How do you perform a funeral for someone from a dead church? This was a recent assignment for me. A beloved member of my former church, which closed nearly a year ago, passed away. Let’s call him George. Although he had been active in our old church, he had become reculsive in his later years, and never was able to bond with his new congregation.
This is not uncommon. In his case, his Presbytery did appoint a lay pastor to do home visitation with those who requested it. (In the United Methodist Church there is a provision to automatically assign members to nearby churches if they don’t seek out a new congregation on their own; I don’t believe the UCC has any standard provisions for care of former members of a closed church).
When George died, there was some angst about how and where his memorial service would be held. The family and the pastor from his new church reached out to me because I had been his pastor for 11 years.
Officiating at George’s memorial service was an honor, and many people stepped in to make it go smoothly. The Pastor from his new church provided the space and a pianist. Former members of the closed church agreed to come and serve the catered meal. Since George had no wife or children, it was a nephew from Iowa who supplied family photos to display and suggested some favorite hymns.
Most importantly, the former members of the church that closed made contact with each other. Although they have dispersed to several new churches, they stay in touch and many of them came to pay their respects. We passed around a microphone and told stories about George, and we laughed and cried.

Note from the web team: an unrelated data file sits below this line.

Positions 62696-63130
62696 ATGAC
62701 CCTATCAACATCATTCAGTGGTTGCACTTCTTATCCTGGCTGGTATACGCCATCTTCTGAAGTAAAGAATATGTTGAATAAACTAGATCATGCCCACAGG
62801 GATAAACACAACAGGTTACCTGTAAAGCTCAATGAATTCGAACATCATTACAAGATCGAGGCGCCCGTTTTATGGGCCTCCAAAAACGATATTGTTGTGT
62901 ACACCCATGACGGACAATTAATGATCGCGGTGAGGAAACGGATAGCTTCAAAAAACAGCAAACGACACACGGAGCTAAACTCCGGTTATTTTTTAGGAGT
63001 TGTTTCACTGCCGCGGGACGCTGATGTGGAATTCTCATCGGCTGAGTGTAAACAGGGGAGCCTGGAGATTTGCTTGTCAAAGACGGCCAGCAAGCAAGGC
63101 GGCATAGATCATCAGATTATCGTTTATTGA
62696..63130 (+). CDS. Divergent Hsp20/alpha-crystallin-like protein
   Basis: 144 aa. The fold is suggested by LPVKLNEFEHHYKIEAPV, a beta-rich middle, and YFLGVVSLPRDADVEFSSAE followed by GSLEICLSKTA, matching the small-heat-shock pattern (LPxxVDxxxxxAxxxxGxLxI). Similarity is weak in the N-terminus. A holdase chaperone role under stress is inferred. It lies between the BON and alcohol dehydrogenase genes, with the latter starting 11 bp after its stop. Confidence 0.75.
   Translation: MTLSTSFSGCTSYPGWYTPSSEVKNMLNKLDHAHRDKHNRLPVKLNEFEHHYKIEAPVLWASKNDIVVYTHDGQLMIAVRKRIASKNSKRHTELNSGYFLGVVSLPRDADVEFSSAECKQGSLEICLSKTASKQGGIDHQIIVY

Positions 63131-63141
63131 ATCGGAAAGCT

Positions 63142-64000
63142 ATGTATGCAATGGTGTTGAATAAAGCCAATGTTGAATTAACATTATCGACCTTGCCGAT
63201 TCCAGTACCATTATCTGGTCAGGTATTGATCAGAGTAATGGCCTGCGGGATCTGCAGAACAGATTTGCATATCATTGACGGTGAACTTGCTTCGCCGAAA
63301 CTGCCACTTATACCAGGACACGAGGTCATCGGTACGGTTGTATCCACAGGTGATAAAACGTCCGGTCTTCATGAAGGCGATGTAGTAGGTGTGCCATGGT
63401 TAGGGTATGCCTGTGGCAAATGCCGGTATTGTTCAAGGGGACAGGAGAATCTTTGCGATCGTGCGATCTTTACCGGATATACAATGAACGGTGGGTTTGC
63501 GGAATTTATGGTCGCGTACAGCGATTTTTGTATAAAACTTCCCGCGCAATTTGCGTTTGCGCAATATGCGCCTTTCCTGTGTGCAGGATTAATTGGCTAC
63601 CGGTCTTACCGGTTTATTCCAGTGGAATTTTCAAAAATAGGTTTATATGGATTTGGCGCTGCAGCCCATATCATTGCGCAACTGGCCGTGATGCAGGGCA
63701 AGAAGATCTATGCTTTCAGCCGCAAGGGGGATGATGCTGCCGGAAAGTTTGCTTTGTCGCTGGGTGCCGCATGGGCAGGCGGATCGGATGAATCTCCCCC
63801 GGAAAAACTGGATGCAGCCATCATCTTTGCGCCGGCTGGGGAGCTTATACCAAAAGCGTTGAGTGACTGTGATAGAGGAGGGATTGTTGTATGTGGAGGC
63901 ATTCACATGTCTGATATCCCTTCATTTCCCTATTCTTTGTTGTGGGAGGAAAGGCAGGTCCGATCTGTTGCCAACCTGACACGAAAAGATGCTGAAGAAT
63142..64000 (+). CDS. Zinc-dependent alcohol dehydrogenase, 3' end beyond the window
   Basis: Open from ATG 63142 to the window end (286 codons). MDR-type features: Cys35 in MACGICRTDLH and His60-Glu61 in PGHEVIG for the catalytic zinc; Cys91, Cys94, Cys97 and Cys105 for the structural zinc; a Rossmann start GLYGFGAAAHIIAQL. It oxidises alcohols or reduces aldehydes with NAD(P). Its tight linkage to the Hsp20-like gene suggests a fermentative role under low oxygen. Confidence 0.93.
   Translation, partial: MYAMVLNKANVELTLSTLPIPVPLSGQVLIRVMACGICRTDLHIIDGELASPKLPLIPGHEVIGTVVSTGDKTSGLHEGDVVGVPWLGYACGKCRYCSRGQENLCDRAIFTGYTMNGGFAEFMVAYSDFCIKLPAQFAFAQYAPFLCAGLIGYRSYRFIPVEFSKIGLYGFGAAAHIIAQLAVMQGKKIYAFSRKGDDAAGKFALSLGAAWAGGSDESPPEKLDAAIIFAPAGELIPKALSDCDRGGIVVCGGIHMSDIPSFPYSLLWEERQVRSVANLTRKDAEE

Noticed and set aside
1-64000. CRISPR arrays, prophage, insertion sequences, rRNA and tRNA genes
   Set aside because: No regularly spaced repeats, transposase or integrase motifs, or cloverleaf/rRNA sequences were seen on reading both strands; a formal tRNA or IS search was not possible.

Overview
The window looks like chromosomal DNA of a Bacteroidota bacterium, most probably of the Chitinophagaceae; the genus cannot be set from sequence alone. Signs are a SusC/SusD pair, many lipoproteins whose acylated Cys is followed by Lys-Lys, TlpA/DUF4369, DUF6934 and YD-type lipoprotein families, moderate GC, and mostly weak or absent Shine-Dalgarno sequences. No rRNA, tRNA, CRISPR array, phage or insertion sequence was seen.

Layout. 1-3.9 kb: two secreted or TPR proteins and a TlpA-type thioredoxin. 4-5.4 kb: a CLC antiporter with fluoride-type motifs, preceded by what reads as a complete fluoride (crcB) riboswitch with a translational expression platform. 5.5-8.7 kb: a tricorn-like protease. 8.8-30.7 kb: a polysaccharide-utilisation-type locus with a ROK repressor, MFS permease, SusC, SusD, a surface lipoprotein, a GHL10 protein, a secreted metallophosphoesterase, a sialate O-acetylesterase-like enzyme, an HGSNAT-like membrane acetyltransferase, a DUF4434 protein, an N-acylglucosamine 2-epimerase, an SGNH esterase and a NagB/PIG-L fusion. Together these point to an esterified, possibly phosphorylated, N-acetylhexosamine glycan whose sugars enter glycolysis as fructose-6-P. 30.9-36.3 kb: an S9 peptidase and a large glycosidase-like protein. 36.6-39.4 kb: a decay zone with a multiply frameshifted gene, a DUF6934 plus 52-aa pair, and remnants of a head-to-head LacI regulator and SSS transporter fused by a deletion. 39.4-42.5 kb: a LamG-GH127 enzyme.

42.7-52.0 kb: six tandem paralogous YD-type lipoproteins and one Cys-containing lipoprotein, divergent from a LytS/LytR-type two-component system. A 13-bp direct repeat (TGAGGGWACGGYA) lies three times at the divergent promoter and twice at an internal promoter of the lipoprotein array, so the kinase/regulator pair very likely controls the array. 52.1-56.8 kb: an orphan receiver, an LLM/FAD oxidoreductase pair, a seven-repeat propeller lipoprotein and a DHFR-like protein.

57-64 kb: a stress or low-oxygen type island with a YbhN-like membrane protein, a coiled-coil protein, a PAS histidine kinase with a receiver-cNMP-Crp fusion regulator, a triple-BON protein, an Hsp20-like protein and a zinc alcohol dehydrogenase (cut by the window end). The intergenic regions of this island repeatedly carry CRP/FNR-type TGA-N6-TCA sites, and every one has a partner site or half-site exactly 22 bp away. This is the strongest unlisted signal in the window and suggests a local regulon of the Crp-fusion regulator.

The biggest surprise was the emotional hurdle for me: preaching again to my old congregation, now all of us strangers in different, strange lands. It felt, to me, like a funeral service not just for George, but for the little congregation we had been forced to say good-bye to.
George’s memorial service reminded me that the closure of a church will affect vulnerable members of the congregation most deeply and they should not be neglected. This includes the homebound and those without other family systems to lean on.
Every funeral in a church that is dying or has closed is packed with an additional layer of emotion. Every death reveals the backstory of grief we have survived in the past. Yet this is part of the reason we gather to remember the dead: not just to say good-bye to a beloved soul, but to be reminded of the continued presence of the resurrected Christ in our midst.
In fact there is no such thing as a dead church. We are all part of God’s living Church, whether in old buildings or new buildings, together or apart, in life, in death, and in the resurrection.
Thank you, George, for reminding us of that.